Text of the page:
Clinton’s campaign manager, Robby Mook, focused on data analytics as opposed to tried-and-true polling, knocking on doors, and engaging undecided voters. “Mook had made the near-fatal mistakes of underestimating Sanders and investing almost nothing early in the back end of the primary calendar,” Parnes and Allen wrote.
The campaign failed to learn from its early mistakes. For instance, her loss in the Michigan primary in March highlighted the problems that would pursue her. While populism was growing throughout the Rust Belt, Clinton could not connect with blue-collar white voters for the general election. In addition, Mook failed to put enough campaign staff on the ground in Michigan. In addition, Mook’s inaccurate, “rosy” data failed to show that Sen. Bernie Sanders was leading.
Taking Michigan and Wisconsin for granted
The Clinton machine failed to make any changes in its race against Trump, according to Parnes and Allen. They report that Democratic National Committee Chair Donna Brazile was worried about the lack of field staff in the swing states. Additionally, she felt that Mook failed “to use pollsters to track voter preferences in the final three weeks of the campaign,” despite pleas from advisers. Also, a scheduled appearance with Barack Obama in Wisconsin was postponed, thus doubling the effect of the fact that Clinton never set foot in the states.
It was the very states that Clinton took for granted (Michigan and Wisconsin) that would hand the victory to Trump. Instead, the campaign had focused on expanding beyond territories controlled by Trump and to swing states such as Arizona. “Shattered” offers a perspective on political ineptitude, coupled with arrogance and self-pity. Like one Clinton aide who was quoted in the book: “We’re not allowed to have nice things.”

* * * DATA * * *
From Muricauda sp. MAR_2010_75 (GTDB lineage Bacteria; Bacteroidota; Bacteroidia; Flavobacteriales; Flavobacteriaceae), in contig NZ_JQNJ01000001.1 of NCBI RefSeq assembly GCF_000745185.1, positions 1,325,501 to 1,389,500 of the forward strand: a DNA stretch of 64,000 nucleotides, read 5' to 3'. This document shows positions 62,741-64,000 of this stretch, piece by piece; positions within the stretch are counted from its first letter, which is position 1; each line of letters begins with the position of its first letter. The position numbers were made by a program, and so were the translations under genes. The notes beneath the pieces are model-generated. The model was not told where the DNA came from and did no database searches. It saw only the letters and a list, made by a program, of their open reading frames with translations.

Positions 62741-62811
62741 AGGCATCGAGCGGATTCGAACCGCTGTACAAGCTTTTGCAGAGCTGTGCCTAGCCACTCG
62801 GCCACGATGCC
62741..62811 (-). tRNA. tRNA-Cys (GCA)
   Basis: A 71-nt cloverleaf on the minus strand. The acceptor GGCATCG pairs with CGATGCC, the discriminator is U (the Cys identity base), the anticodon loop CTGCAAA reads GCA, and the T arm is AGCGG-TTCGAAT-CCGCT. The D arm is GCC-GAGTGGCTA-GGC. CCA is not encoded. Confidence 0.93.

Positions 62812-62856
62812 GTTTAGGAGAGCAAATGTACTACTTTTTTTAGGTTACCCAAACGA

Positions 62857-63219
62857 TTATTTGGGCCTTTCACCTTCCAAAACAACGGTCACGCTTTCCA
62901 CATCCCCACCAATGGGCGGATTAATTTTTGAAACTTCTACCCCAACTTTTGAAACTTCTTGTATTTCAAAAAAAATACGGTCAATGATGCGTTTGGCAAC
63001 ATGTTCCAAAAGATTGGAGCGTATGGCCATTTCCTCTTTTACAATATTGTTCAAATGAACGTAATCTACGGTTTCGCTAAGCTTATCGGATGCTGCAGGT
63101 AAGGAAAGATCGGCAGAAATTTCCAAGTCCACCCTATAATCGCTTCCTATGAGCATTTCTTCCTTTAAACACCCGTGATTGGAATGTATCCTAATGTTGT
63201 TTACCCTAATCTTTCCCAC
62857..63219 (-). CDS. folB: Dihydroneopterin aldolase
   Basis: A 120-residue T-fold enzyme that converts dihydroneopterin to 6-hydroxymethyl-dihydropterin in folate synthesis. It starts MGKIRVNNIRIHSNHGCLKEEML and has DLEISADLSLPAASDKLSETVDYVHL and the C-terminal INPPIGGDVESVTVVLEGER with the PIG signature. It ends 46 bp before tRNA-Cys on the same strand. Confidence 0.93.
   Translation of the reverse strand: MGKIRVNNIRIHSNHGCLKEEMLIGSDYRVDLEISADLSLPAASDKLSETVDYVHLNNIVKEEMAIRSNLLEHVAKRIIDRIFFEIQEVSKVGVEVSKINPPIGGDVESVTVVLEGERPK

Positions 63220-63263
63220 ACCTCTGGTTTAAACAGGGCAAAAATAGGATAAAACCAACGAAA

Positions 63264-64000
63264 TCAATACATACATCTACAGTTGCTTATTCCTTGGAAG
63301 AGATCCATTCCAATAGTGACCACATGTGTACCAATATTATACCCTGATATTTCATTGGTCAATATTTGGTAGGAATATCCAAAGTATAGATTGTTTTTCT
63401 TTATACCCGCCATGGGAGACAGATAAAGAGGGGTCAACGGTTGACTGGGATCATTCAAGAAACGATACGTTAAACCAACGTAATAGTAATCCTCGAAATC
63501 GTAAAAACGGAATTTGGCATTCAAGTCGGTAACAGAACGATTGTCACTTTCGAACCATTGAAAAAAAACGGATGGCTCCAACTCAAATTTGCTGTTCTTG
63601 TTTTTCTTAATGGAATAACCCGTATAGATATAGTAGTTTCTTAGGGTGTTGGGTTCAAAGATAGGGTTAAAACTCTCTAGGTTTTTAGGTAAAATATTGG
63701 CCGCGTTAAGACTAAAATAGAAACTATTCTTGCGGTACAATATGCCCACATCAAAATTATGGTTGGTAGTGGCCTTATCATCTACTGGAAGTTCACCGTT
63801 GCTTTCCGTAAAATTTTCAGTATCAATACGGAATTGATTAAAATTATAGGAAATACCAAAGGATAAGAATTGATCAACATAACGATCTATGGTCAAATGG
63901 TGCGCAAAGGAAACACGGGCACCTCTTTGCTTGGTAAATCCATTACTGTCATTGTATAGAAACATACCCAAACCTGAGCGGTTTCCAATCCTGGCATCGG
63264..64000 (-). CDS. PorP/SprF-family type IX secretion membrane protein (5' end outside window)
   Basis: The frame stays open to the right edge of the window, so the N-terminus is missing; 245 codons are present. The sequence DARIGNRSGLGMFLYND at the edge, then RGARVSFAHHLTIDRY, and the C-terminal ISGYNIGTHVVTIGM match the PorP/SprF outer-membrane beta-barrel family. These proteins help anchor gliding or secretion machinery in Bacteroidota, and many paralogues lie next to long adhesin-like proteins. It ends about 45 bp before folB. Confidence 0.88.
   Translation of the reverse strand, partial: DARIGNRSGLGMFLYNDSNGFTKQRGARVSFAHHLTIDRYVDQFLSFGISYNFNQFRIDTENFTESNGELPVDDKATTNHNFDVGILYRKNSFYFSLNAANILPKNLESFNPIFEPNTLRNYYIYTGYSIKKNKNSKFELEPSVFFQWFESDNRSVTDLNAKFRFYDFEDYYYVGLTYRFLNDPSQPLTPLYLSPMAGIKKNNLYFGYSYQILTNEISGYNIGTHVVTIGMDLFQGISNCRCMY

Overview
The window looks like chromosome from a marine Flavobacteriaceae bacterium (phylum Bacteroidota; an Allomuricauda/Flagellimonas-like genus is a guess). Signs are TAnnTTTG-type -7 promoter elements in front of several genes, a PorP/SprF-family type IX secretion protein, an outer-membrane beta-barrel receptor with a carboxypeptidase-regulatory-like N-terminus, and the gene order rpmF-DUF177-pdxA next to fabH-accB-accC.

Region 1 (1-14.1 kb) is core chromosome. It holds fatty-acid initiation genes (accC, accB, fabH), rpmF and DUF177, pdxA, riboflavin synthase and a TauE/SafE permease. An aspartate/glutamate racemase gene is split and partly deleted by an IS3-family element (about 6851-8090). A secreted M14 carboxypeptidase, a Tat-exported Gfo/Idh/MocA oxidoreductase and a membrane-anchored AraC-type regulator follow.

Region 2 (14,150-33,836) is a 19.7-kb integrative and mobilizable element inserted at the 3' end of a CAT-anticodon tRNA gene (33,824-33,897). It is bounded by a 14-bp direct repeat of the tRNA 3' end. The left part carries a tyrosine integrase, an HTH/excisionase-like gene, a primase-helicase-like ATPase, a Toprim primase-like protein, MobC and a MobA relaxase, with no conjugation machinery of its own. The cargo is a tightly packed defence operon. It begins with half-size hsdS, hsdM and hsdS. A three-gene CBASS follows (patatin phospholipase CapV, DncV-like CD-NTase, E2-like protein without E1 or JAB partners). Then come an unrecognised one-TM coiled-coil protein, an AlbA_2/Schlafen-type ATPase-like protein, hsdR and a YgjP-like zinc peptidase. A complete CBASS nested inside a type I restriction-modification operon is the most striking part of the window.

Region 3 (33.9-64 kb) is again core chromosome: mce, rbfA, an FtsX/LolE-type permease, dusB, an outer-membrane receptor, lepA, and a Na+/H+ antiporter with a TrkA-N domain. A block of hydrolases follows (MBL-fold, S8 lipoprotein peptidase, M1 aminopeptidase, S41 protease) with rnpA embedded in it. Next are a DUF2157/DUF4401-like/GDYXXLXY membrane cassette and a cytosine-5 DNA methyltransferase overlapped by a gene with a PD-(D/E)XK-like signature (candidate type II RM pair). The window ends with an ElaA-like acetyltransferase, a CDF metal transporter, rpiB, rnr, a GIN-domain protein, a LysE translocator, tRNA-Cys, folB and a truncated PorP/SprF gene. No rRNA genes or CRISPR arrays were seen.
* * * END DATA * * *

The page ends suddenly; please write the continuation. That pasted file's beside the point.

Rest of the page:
Hillary was so mad she couldn’t think straight. She was supposed to be focused on the prep session for that night’s Univision debate in Miami, but a potent mix of exhaustion and exasperation bubbled up inside.
She’d been humiliated in the Michigan primary the night before, a loss that not only robbed her of a prime opportunity to put Bernie Sanders down for good but also exposed several of her weaknesses. How could she have been left so vulnerable? She knew — or at least she thought she did. The blame belonged to her campaign team, she believed, for failing to hone her message, energize important constituencies and take care of business in getting voters to the polls. And now, Jake Sullivan, her de facto chief strategist, was giving her lip about the last answer she’d delivered in the prep session.
“That’s not very good,” Sullivan corrected.
“Really?” Hillary snapped back.
The room fell silent.
“Why don’t you do it?”
The comment was pointed and sarcastic, but she meant it. So for the next 30 minutes, there he was, pretending to be Hillary while she critiqued his performance.